VARÈSE SARABANDE RECORDS CONTINUES CD REISSUE SERIES, “WE HEAR YOU!”
Varèse Sarabande wants fans to know that WE HEAR YOU! The label continues its semi-monthly music series, featuring CD releases of limited edition soundtracks that you – film music fans – have been requesting. Whether it’s a gem that has never seen the light of day, or a long sold-out title worthy of a reissue, if the demand is there, we’ll release it. Curated by fans, for fans, who have never given up hope that a label will release that overlooked or special soundtrack. Music you want, music you missed…We Hear You!
The next release in the series will be a two-disc set of 21 JUMP STREET, a gem from composer Peter Bernstein (THE EWOK ADVENTURES, CANADIAN BACON) – available directly from Varèse Sarabande on February 23, 2018.
“Jump! Down on Jump Street.” I never knew what that line from the 21 Jump Street title song was supposed to mean but when I first heard it before beginning work on the score.” said Bernstein. “I knew that it did not sound like warmed-over made-for-television pop music. It sounded real.”
Officer Tom Hanson (Johnny Depp) leads his band of agents in the special Jump Street division by going undercover to infiltrate local schools to put a stop to crime and keep students safe from corrupt influences. The 21 Jump Street team is a mixed group including the wise cracking Officer HT Ioki (Dustin Nguyen), the brilliant Officer Judy Hoffs (Holly Robinson Peete), the streetwise Officer Doug Penhall (Peter DeLuise) and, in latter episodes, the renegade Officer Dennis Booker (Richard Grieco).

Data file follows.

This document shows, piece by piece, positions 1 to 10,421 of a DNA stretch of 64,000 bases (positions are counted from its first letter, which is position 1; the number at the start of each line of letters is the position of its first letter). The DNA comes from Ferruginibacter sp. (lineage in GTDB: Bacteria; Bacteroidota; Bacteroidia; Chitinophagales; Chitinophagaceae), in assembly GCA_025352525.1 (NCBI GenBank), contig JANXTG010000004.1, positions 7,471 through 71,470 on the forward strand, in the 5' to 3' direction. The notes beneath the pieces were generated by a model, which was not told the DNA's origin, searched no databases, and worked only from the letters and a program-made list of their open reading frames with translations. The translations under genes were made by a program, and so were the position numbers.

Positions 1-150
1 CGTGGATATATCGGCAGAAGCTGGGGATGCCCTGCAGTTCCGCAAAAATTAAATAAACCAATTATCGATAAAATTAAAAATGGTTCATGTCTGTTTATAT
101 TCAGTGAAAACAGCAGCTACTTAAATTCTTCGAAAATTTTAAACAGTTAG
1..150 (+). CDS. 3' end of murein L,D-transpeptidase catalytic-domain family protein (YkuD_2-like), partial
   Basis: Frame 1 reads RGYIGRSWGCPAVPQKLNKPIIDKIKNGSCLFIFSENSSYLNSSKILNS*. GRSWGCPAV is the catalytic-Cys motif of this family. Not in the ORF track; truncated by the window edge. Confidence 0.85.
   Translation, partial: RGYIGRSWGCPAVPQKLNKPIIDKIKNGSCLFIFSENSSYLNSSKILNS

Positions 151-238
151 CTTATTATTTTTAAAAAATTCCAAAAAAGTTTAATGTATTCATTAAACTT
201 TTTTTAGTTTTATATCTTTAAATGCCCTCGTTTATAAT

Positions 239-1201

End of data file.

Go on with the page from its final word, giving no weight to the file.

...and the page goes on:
Like everything else about the show, the score became something new in the history of television. “The cast, stories and music were all aimed at a new generation of viewers largely ignored by series television of the time and helped launch the careers of many young directors and actors including its top billed star Johnny Depp,” explained Bernstein.
The music itself was also revolutionary in how it was recorded. Bernstein composed anywhere between 12 and 20 minutes of music per episode, as explained in the albums extensive liner notes by Jim Lochner, working from his home studio set up in his spare bedroom – a rarity at the time – using mostly samples, a bank of synthesizers, with an occasional acoustic overdub.
21 JUMP STREET evolved through the years, as did the music. “It got a little darker as time went on, more emotional,” Bernstein said. “In the beginning, I think it was enough to have some rhythm going on. As time went on, everybody was digging deeper and the series changed. The music reflected that.”